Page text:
IIn everyday life we start from the basic assumption of a given human difference. People are not the same, they are different. Otherwise we would neither be individuals, nor could we see ourselves as members of larger contexts – such as genders, ethnicities or age groups. But how do we do it? How do we differentiate people from one another? If you were to approach this in principle, it would be more of a subject of cognitive science. Or, empirically speaking, the science of history, which could then answer with historical-genetic explanations, for example, why Indian society divided people into castes, the Ottoman by religion and the American by skin color.
Sociology, on the other hand, asks for a systematic explanation of this classification. The Mainz sociologist Stefan Hirschauer suggests the concept of human differentiation. He understands it to mean the social processes that create the categories, characteristics and memberships that distinguish the members of society. According to Hirschauer, human differentiation is a process of increasing distance. A distinction groups personnel that they occupy with interests and valuations and maintain as a controlled boundary. Differentiation is not a kind of evolutionary process of the self-division of a society, but an ongoing “drifting apart”.
The theory says: The normal case is ambiguity, that is, the “not-yet-difference of things, their indeterminacy and ambiguity”. Practice, on the other hand, i.e. the normal social situation, is actually a constant race between equality and inequality. Politics, for example, postulates the equality and equal treatment of citizens, but the economy builds on their economic inequality, and culture in turn celebrates the recognition of their differences as diversity. Modern society therefore expects its members to have a high level of, above all, linguistic differentiation skills: one must always be informed which distinctions are culturally privileged and which have already lost their social legitimacy. This is also where people differ, which of course can also be used to gain social distinction.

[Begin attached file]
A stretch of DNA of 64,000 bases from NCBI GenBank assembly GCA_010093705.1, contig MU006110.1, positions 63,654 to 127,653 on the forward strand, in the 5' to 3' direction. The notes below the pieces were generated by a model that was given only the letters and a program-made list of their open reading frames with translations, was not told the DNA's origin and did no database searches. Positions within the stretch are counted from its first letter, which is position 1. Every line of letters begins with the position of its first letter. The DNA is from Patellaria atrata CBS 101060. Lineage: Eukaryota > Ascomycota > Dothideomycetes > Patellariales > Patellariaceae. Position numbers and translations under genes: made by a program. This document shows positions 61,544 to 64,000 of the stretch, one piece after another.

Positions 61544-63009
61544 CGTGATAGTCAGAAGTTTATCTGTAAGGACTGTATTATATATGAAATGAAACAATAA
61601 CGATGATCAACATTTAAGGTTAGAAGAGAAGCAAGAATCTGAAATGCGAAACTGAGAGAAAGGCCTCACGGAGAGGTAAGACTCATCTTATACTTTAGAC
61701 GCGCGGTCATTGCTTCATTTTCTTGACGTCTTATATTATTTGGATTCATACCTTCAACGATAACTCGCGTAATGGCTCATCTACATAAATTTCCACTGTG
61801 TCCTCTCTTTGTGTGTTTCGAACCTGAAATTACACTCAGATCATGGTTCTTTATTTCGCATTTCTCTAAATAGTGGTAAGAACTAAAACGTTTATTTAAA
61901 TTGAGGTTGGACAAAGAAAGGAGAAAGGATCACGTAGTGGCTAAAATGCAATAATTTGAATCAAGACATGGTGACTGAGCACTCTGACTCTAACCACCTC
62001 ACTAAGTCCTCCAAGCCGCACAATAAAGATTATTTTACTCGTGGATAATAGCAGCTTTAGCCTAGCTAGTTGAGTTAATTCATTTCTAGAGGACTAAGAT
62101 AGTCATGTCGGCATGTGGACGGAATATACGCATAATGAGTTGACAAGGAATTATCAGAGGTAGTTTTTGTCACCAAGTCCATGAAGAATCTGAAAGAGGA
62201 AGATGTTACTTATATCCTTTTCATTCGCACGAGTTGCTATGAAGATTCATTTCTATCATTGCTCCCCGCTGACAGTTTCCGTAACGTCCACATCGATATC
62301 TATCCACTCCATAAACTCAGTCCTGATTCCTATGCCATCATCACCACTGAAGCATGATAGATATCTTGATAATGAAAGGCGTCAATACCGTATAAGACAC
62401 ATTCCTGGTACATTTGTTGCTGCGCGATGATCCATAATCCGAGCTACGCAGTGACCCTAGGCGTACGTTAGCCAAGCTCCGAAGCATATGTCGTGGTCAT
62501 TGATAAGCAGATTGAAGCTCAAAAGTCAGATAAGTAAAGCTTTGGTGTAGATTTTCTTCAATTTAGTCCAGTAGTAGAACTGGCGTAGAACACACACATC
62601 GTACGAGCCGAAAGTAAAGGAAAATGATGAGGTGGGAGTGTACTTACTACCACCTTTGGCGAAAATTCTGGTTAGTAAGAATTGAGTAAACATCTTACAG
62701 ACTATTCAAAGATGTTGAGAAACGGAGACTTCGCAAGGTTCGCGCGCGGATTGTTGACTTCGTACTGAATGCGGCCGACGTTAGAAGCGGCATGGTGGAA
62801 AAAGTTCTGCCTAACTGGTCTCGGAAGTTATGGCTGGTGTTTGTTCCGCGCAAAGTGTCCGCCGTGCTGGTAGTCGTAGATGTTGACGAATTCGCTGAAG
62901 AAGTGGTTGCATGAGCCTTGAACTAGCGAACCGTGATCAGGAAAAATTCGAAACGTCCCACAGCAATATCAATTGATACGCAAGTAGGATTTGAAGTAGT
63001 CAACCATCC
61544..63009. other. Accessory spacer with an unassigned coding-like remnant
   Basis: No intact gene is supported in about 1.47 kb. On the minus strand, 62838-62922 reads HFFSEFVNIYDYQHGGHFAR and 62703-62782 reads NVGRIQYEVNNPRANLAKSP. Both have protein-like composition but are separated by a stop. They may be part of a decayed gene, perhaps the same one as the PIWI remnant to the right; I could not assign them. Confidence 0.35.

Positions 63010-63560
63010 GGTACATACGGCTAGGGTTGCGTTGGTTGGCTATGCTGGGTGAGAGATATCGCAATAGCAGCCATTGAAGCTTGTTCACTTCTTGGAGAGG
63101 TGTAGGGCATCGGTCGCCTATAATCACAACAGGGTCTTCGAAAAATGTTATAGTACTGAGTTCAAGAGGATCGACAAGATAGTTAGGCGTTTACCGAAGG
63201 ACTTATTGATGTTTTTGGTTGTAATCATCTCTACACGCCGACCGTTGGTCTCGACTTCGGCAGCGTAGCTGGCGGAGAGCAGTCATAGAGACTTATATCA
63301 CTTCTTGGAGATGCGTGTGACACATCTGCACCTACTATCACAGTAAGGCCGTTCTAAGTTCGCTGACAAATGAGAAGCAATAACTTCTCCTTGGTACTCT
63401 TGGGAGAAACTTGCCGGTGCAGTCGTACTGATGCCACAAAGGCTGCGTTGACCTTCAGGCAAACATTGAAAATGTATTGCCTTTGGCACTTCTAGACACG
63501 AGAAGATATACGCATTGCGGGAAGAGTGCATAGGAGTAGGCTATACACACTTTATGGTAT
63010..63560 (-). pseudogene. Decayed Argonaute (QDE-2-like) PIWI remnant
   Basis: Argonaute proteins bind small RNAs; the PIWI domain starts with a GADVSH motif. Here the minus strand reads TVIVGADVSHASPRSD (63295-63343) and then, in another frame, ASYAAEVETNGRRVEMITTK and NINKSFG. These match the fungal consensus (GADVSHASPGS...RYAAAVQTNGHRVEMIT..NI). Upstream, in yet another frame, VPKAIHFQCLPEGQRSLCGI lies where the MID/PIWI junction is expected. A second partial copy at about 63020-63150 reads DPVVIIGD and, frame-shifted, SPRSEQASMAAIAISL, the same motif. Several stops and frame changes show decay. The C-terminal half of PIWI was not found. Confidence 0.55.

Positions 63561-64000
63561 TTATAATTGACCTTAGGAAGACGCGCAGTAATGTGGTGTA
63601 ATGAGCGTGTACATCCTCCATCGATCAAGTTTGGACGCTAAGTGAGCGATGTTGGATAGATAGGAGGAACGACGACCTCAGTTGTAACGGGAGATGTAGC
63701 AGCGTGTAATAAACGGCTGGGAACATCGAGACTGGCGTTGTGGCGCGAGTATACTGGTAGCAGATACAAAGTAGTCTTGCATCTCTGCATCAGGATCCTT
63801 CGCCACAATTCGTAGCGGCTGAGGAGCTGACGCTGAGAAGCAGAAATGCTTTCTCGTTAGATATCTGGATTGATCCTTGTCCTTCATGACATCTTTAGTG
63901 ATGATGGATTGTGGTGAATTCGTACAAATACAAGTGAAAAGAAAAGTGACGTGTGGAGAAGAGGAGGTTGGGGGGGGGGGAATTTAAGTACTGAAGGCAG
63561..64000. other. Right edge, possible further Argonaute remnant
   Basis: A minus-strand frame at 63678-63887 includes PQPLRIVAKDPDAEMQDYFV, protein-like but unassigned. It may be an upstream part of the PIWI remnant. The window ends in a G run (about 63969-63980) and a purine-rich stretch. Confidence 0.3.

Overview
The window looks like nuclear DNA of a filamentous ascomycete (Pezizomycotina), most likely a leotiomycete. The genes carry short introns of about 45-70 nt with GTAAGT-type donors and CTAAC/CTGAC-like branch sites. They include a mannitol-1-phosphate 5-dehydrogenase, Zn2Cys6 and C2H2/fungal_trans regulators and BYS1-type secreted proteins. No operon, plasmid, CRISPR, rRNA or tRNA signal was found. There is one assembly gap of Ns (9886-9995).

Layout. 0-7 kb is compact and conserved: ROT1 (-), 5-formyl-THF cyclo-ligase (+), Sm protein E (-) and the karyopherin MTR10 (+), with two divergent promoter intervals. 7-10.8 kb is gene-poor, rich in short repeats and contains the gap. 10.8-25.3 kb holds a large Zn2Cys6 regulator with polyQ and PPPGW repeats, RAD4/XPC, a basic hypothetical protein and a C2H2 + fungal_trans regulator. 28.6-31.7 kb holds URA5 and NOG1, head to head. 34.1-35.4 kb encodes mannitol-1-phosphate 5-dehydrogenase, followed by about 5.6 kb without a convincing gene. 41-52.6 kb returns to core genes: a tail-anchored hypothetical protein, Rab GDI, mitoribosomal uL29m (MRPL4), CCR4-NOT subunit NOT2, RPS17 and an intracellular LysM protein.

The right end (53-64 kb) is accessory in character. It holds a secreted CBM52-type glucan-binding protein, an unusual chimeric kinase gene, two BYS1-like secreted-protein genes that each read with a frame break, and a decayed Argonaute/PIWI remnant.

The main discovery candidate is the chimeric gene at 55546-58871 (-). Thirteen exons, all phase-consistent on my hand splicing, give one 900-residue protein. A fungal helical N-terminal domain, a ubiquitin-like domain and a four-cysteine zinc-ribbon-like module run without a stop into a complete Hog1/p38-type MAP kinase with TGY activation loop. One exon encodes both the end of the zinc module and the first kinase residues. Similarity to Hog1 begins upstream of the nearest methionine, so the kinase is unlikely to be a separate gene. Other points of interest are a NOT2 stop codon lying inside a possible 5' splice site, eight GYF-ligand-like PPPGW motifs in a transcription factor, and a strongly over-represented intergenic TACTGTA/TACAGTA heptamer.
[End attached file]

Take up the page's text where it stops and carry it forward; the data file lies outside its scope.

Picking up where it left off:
Asymmetry is not inevitable
But why is it so difficult to make certain human differentiations disappear completely? If distinctions are imposed linguistically, so to speak, because they create social order and are then consolidated through unequal distribution of power, for example, the permanent re-creation of inequality would in a sense be a fateful characteristic of human societies. A society of equals would then be improbable in theory alone. Hirschauer’s ideas on human differentiation suggest this because human categorizations tend to seek gains in distinction.
You don’t just differentiate yourself from the others, you also prefer to see yourself on the better side. Distinctions make winners and losers, so they are contested. It is easy to charge them politically. In short: Human differentiation has great potential for asymmetries. This is due to their inescapable perspective, says Hirschauer: It is always people, groups, social collectives that distinguish other people, groups and collectives from or in opposition to themselves. Asymmetry is not inevitable, but “latent in the fact that distinctions are at the same time self-locating”.
The sociologically most interesting question is whether there is an inherent tendency in human differentiation to escalate asymmetry. If one were to look at this question only from the perspective of language or social psychology, one could well come to this conclusion. Distinction would then quickly become devaluated, and discrimination would turn into stigmatization and even racist practices of dehumanization.
The sociological approach, however, can correct this logic of amplification of deviations by, on the one hand, researching the social inequalities that can weaken or intensify human differentiation. In addition, Hirschauer focuses his work on building distinctions, not on breaking them down. After all, society also has a repertoire of the “negation of difference”, which slows down the processes of human differentiation, weakened them and could even lead to indifference. The political name for it is: democratic pluralism.